Under the new standards, Energy Star-certified refrigerators and freezers will use at least 10% less energy than models meeting 2014 federal minimum efficiency standards. If all refrigerators and freezers sold in the United States were to meet the updated requirements, the energy cost savings would grow to more than $890 million each year while reducing annual greenhouse gas emissions by the equivalent of taking more than one million vehicles off the road. By recycling an old refrigerator and replacing it with a new Energy Star-certified refrigerator, consumers can save from $150–$1,100 on energy costs over the product’s lifetime. To earn the Energy Star label, product performance must be certified by an EPA-recognized third party, based on testing in an EPA-recognized laboratory. The updated Energy Star refrigerator and freezer specification will go into effect on September 15, 2014.
Certain Energy Star refrigerators and freezers with connected features will provide consumers new convenience and energy-saving opportunities. These products will allow consumers to view real-time energy use, receive energy-related messages—such as an alert when the door has been left open—and manage appliance settings remotely. Refrigerators and freezers with connected functionality will also be “smart grid”-ready, meaning that with consumer permission, they will be able to respond to utility signals, including curtailing operations during more expensive peak demand times. See the EPA press release and the Energy Star’s new specification for residential refrigerators and freezers.


  special thanks to U.S. Department of Energy |

L.A. Rooftop Solar Project Goes Online in San Fernando Valley

With 1 billion square feet of rooftop space and more than 300 days of sunshine, Los Angeles has all the makings of a leading solar hub. Now, an innovative program is leveraging these resources to accelerate the county’s transition to the forefront of solar innovation.
On June 26, the Los Angeles Feed-in Tariff program—the largest rooftop solar program in the nation—celebrated the completion of its first solar installation. The program incentivizes businesses to install solar arrays on rooftops across Los Angeles to generate clean, renewable electricity. Participating business are offered a 20-year contract to sell the solar energy they produce to the Los Angeles Department of Water and Power at a set price. For the complete story, see the Energy Blog.


Energy Department Announces Investment to Accelerate Next Generation Biofuels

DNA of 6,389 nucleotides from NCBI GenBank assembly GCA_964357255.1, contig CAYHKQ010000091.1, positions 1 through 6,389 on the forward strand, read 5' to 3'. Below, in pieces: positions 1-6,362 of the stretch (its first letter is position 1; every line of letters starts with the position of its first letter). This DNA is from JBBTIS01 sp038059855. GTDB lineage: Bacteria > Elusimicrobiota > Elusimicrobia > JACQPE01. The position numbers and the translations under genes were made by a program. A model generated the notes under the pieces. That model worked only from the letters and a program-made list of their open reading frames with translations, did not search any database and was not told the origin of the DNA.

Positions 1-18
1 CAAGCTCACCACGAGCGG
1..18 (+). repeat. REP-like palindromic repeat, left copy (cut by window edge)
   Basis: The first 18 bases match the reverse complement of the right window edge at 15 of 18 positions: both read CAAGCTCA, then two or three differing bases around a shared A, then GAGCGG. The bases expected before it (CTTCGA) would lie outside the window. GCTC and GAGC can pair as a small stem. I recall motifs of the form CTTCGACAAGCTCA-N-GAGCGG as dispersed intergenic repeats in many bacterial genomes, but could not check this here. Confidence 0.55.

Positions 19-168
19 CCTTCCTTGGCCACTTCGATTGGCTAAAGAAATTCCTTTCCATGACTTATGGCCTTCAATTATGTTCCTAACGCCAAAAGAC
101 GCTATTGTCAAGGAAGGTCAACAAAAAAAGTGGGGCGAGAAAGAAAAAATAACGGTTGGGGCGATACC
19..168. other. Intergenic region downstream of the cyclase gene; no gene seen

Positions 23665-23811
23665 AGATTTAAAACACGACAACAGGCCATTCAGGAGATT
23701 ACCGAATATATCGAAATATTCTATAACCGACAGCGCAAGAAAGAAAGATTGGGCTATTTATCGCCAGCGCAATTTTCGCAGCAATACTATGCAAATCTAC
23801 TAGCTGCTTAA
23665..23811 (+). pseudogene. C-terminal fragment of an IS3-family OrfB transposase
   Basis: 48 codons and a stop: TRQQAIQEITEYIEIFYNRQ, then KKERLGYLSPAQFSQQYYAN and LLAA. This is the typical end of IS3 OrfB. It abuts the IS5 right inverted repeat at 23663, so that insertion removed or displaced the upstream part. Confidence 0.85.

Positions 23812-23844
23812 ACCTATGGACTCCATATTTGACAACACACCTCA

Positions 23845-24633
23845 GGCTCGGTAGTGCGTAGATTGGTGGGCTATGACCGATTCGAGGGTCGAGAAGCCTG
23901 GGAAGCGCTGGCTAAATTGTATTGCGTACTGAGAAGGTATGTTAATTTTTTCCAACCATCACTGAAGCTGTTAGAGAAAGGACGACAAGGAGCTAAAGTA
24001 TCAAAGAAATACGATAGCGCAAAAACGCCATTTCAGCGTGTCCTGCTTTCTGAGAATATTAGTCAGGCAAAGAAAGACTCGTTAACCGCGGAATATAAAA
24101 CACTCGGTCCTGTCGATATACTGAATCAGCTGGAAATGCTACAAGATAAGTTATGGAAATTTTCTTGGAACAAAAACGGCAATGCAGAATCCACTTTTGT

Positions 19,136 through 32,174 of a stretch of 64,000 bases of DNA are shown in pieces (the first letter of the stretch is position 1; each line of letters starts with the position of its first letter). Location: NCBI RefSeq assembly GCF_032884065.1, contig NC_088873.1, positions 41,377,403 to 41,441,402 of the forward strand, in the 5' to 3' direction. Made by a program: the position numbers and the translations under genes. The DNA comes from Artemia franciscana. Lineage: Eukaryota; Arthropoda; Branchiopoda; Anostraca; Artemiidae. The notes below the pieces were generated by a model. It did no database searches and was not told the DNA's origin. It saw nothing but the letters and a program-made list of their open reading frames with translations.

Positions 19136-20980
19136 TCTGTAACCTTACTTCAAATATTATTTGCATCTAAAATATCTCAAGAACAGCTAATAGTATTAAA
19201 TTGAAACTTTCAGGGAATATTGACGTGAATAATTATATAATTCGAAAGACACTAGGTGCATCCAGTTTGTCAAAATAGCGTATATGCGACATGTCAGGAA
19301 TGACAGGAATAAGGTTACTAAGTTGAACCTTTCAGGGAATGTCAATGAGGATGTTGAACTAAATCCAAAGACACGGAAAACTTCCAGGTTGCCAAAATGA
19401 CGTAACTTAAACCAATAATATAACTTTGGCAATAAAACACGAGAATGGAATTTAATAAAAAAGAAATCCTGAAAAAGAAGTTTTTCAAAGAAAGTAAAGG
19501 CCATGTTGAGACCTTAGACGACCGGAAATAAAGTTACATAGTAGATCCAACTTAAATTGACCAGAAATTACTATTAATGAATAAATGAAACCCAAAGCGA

Following last week’s rollout of President Obama’s plan to cut carbon pollution, the Energy Department today announced four research and development projects to bring next generation biofuels on line faster and drive down the cost of producing gasoline, diesel and jet fuels from biomass. The projects—located in Oklahoma, Tennessee, Utah, and Wisconsin—represent a $13 million Energy Department investment.
“By partnering with private industry, universities and our national labs, we can increase America’s energy security, bolster rural economic development, and cut harmful carbon pollution from our cars, trucks and planes,” said Energy Secretary Ernest Moniz. “As the President made clear in his plan to cut carbon pollution, partnerships like these will help move our economy towards cleaner, more efficient forms of energy that lower our reliance on foreign oil.”
In the United States, the transportation sector accounts for two-thirds of total U.S. oil consumption and one-third of our nation’s total greenhouse gas emissions. Hydrocarbon-based biofuels made from non-food feedstocks, waste materials, and algae can directly replace gasoline and other fuels in our gas tanks and refineries. The Energy Department continues to take steps to speed the development of clean, renewable biofuels, with the goal of producing cost-competitive drop-in biofuels at $3 per gallon by 2017.
The research projects announced today build on the Obama Administration’s broader efforts to accelerate the next generation of biofuels by bringing down costs, improving performance and identifying effective, non-food feedstocks and conversion technologies. These projects will help maximize the amount of renewable carbon and hydrogen that can be converted to fuels from biomass and improve the separation processes in bio-oil production to remove non-fuel components—further lowering production costs.
The projects selected for negotiation include:
Ceramatec (up to $3.3 million; Salt Lake City, Utah): Ceramatec will utilize an efficient electrochemical deoxygenation process to develop cost-effective technology to separate oxygen from bio-oil. This project will help produce hydrocarbon products suitable for further processing in conventional petroleum refineries.
Oak Ridge National Laboratory (up to $2.1 million; Oak Ridge, Tennessee): Oak Ridge National Laboratory will use a microbial electrolysis process to efficiently remove the hydrogen from the water found in bio-oil. This technology will help reduce the corrosivity of bio-oil and improve the efficiency of converting hydrogen and biomass to biofuels. The University of Tennessee-Knoxville, Georgia Institute of Technology, Pall Corporation, OmniTech International, and FuelCellsEtc will also participate in this project.
University of Oklahoma (up to $4 million; Norman, Oklahoma): The University of Oklahoma will investigate two methods—thermal fractionation and supercritical solvent extraction—to maximize the amount of renewable carbon and hydrogen that can be extracted from biomass and converted to a refinery-compatible intermediate and suitable for final upgrading to a transportation fuel. The multidisciplinary research team includes experts in catalysis, separation, life-cycle analysis and techno-economic assessment.
Virent, Inc. (up to $4 million; Madison, Wisconsin): Virent will develop an innovative separation process which uses its BioForming® technology to efficiently convert carbon from lignocellulosic biomass into hydrocarbon fuels. Virent will work to improve the overall carbon conversion efficiency of biomass—helping to reduce the cost of producing hydrocarbon biofuels that work with our existing transportation fuel infrastructure and are capable of meeting the Renewable Fuel Standard. Idaho National Laboratory will also bring their feedstock pre-processing capabilities to the project.

Croatian Center of Renewable Energy Sources (CCRES)